Here's the key:
*When you combine taking personal responsibility with an awareness of interdependence, you put the "I" back in "team".*
Two weeks ago Reuben's personal responsibility and natural ability led to his having a breakthrough game, starring as full back, wide receiver and defensive end. It seemed a perfect warm-up to the biggest game of the year - the homecoming game against the Wiltshire Tiny Mites.
Unfortunately, he spent much of the intervening week sick in bed and was still throwing up the morning of the homecoming game. Although he went through drills with his team before the game, the trainer made the decision that he wouldn't be able to play and he had to sit on the bench and watch his team take the field without him.
As I watched him sitting on the bench, head bowed as the rest of his team went out to play, I wondered how this game would affect what he took away from the season. If they played well without him, would he think that his own efforts hadn't mattered? If they played poorly, would he think it had all been down to him?
Fortunately, as I sat and pondered Rueben got up and found his own way of putting the "I" back into his team. He stood up and joined the other players on the sideline. During half time, he grabbed the water bottles and made sure his friends were able to refresh themselves. Just before full-time, I saw him dragging the cooler full of Gatorade and orange slices over to the shade so they would be there waiting for his team as they came off the field.
Although in the end his team lost the game, they finished strong as a team - and in that sense, every kid walked off the field as a winner.
1. What 'teams' are you on in your own life? That is, what groups of people do you work with or alongside of in pursuit of a shared goal?
2. For each 'team' you are a part of, identify that shared goal? Be as explicit as you can.
Team: Parents at my grandchild's school
Shared Goal: To give our kids the best possible grounding for happy, productive lives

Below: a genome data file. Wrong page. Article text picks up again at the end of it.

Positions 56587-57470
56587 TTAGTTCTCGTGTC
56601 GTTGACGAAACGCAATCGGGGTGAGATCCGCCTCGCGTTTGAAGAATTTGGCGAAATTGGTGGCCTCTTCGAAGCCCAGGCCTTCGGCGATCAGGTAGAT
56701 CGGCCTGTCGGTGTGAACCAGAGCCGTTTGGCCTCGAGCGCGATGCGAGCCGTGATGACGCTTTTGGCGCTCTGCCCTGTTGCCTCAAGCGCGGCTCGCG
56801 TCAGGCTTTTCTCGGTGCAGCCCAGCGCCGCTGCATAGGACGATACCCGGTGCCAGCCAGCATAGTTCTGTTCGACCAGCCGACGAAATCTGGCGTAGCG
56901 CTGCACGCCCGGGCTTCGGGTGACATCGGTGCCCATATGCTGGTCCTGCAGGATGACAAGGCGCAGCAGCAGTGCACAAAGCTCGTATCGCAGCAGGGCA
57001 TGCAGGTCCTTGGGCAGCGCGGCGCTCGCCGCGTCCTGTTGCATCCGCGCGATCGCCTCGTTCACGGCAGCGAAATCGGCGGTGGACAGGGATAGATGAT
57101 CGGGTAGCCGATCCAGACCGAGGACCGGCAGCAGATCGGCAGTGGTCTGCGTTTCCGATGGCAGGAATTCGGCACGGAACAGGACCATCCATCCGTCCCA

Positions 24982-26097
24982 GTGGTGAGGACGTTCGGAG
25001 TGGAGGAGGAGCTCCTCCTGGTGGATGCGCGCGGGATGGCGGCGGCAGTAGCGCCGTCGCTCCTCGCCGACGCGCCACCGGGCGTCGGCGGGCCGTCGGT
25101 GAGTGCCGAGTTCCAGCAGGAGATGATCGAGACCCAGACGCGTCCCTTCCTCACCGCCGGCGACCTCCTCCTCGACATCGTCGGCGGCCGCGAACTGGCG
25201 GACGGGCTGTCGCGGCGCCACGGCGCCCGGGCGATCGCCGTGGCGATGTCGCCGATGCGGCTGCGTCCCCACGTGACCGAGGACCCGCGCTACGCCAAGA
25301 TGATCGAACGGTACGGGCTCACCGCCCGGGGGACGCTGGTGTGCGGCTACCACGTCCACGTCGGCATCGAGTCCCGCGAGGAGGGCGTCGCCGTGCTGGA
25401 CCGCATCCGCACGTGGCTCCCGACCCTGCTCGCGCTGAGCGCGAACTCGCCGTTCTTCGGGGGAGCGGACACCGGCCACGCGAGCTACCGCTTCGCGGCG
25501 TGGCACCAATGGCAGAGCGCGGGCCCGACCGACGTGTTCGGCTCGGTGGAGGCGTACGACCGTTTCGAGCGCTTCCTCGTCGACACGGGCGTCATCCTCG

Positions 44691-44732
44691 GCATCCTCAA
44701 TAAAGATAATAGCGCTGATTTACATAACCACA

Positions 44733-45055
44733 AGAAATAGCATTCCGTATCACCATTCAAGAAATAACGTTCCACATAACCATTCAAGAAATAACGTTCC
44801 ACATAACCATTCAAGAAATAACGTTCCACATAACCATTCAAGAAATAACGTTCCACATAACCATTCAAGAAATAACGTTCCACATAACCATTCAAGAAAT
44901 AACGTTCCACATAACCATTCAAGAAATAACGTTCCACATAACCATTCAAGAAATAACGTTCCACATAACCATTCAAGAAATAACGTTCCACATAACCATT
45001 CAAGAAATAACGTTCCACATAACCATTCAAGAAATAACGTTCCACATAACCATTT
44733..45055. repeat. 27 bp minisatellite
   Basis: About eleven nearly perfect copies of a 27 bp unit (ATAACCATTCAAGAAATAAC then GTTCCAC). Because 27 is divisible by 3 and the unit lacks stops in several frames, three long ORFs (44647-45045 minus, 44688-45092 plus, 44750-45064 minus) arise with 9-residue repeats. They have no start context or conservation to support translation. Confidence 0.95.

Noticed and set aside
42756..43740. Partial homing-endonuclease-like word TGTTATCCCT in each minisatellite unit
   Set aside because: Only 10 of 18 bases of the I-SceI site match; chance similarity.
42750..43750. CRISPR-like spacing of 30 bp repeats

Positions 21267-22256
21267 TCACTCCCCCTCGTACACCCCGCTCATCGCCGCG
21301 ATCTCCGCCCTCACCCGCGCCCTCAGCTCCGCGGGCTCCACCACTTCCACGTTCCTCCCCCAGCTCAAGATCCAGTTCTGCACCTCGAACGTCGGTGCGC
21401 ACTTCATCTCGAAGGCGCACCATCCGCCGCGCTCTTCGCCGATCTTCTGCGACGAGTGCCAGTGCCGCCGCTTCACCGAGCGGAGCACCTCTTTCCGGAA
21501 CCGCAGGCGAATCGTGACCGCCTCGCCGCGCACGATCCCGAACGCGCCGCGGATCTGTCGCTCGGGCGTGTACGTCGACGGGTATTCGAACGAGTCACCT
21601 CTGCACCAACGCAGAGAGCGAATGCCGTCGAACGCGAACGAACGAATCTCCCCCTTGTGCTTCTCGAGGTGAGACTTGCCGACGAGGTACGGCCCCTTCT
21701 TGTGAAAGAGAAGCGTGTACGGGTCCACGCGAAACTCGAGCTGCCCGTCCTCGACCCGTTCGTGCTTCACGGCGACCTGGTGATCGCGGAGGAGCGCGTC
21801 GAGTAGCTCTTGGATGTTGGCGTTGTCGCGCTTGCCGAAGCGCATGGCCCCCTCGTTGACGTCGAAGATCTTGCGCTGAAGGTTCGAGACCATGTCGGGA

Team: My company
Shared Goal: To create a high-impact, high-profit company - doing well by doing good
3. This week, practice noticing how everything you do is a function of both giving the gift of your personal responsibility and receiving the gifts of interdependence.
*I choose to sit here and write, even though there are a dozen other things clamouring for my attention
*I choose to continue on until the job is done
Awareness of Interdependence:
Without the people who have taken the time to share their wisdom with me, I wouldn't have the insights to know what to write. Without the thousands of people I hope will be reading this, I would not be taking the time to write it. Without the people who hire me as their coach, buy my books and products, I wouldn't be able to afford the time to write it. (This doesn't even take into account that I am able to type these words because of a teacher in the final grade and all the people who developed not only this computer but the software that allows me to share this with people in over 80 countries around the world!)
As I read back through this tip, I'm reminded of one of my favourite stories about a minister who is driving through the heartland of Europe when he comes across a truly glorious farm being tended to by a lone farmer.
Keen to remind the farmer of the source of his blessings, the minister pulls over to the side of the road and calls the farmer over.
"The lord has blessed you with a beautiful farm," said the minister.
After a few moments reflection, the farmer nodded his assent. "He certainly has, Reverend - but you should have seen it when he had it all to himself!"
Have fun, learn heaps, and enjoy every step of your path!
`VITAL INFORMATION FOR YOU TO BE SUCCESSFUL NOW`
Details on http://www.cavendish-mr.org.uk
More Economics and Business Inspiration with the secrets to success:
`Accelerate with Impact` -
by Colin Thompson ISBN: 978-1-84549-289-2
Accreditation: UK Registered Learning Provider:10025755
Note: About the Author Colin Thompson
Colin is a former successful Managing Director of Transactional/Print Manufacturing Plants, Print Management/Workflow Solutions companies and other organisations, former Group Chairman of the Academy for Chief Executives and Non-Executive Director, helping companies raise their `bottom-line` and `increase cash flow`. Plus, helping individuals to be successful in business and life in general. Author of several publications, research reports, guides, business and educational models on CD-ROM's/Software and over 400 articles published on business and educational subjects worldwide. International Speaker and Visiting University Professor.
The "I" in Teamwork and YOU!